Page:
Muslim Hate of House Husbands

Fatwa against “house husbands”

More and more men stay at home to cook and raise children whilst women go to work. A group of imams calls the trend “unIslamic” that must be avoided.

16 May, 2006

Kuala Lumpur (AsiaNews/SCMP) – Several influential Islamic clerics in Malaysia say the practice of house husbands - men who stay home to do housework while their wives work at the office - is un-Islamic and should be prevented.

The ruling could hamper government policies to encourage men to take on a larger share of family chores. The government has approved paternity leave and is willing to give tax breaks and other incentives to men who share housework.

However, the clerics ruled over the weekend that the practice of house husband is seriously flawed, against "natural order" and conflicts with Islamic sharia law.

"Such a practice is clearly forbidden in Islam," said Noh Gadut, an influential Muslim cleric. "It is against sharia which has allocated responsibilities to man and wife."

Some ordinary Malaysians also find it "unsettling" for men and women to switch roles.

The issue was first raised by The Star daily, which reported on May 3 that increasingly more men were taking to home work while their wives worked in offices. Since then, Malaysians have been writing to newspapers expressing their support and opposition to the idea.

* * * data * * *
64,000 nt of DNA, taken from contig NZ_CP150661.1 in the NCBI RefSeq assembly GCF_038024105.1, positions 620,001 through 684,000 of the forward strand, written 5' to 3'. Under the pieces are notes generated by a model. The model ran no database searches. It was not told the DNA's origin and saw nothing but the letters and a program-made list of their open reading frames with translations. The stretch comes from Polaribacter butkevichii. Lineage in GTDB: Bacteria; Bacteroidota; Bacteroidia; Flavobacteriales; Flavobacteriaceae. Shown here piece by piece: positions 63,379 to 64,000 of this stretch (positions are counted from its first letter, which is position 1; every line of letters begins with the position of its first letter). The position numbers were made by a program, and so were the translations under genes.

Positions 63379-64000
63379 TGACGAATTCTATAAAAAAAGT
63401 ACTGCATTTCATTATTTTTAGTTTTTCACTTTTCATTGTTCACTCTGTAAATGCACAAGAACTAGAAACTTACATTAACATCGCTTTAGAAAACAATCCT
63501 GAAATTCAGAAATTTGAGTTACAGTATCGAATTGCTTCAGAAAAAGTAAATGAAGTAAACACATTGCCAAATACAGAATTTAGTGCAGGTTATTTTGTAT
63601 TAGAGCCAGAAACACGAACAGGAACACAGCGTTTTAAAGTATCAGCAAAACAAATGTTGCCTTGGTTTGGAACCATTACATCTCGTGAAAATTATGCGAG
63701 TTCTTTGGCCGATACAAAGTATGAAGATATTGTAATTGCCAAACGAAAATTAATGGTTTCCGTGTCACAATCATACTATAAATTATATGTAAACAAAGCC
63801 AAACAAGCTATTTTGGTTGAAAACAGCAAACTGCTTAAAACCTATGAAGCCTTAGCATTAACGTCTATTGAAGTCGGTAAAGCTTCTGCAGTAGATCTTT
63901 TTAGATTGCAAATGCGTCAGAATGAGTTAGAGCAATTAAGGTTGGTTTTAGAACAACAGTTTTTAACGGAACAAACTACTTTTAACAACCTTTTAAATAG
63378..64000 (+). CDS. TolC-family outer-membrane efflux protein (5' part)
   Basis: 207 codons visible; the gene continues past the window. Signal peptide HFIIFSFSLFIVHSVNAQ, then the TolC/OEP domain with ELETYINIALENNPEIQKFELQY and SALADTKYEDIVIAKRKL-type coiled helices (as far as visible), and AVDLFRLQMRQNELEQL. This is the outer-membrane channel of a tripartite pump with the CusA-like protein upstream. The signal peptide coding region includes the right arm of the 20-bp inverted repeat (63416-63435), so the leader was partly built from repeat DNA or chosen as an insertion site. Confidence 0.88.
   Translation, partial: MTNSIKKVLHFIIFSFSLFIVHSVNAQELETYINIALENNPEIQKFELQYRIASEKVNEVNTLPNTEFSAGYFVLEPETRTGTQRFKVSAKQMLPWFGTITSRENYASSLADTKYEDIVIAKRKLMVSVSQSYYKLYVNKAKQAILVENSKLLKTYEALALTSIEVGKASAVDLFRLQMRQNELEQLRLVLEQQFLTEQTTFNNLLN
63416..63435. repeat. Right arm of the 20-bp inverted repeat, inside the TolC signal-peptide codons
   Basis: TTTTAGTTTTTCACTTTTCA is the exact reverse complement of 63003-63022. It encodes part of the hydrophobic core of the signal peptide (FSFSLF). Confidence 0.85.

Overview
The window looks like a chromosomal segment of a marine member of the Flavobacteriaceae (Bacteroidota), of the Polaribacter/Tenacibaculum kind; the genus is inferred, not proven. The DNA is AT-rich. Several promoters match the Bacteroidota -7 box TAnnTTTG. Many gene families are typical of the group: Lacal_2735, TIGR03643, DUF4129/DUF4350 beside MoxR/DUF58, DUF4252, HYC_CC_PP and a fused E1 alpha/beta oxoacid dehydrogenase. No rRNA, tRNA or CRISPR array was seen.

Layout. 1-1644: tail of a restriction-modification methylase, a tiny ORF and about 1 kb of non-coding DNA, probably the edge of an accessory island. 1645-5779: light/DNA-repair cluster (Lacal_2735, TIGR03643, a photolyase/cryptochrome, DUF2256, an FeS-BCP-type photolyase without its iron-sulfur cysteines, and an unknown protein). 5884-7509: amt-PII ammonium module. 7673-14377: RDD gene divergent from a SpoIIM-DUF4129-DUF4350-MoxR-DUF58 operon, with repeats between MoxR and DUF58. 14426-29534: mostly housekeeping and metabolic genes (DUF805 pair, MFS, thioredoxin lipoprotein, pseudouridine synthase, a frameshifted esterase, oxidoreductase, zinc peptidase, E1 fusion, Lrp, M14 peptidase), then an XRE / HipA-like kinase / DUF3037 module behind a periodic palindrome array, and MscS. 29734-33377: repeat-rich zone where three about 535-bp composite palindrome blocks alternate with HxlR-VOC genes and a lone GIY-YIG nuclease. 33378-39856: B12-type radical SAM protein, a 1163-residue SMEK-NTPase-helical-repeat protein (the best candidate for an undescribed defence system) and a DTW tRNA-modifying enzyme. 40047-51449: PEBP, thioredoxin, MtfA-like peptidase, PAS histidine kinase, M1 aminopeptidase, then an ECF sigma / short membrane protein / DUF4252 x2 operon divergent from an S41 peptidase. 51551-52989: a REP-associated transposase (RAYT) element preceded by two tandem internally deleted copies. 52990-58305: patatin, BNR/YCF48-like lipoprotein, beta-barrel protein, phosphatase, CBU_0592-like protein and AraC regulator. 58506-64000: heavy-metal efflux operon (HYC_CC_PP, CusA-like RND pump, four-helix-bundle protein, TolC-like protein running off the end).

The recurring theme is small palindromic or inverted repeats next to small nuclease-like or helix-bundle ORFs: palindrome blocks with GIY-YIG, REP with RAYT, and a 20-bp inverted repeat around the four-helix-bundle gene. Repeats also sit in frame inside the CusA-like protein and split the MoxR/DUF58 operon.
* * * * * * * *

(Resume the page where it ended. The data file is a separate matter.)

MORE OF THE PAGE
The debate has also prompted people such as accountant Azman Johar to step forward and confess, and defend house husbands. "I find it fulfilling to cook and wash and raise my two kids," he said in a letter to The Star last week. "But some people are hostile because male homemakers are still new here."

Opponents argue that children may be confused by the switching of roles and grow up in an unreal world. "They can't relate when they grow up. They will see women as males and males as women and develop psychological problems," said Brenda Lim, a clerk, in another letter to the newspaper.

Nobody knows how many men are house husbands, but The Star said the figures were increasing because it was trendy among young couples. "Many male students returning from overseas studies preferred to be homemakers instead of office workers," it said.

The government has referred the matter to the powerful National Fatwa Committee for a final ruling. "Individuals clerics should not pass judgment before the committee makes a ruling on the matter," said Deputy Prime Minister Najib Razak.

Women and Family Development Minister Shahrizat Jalil said house husbands were contrary to Malaysian culture. "The only reason males might want to stay home is probably they are just lazy or can't cope with office work," she said. "It is quite shameful."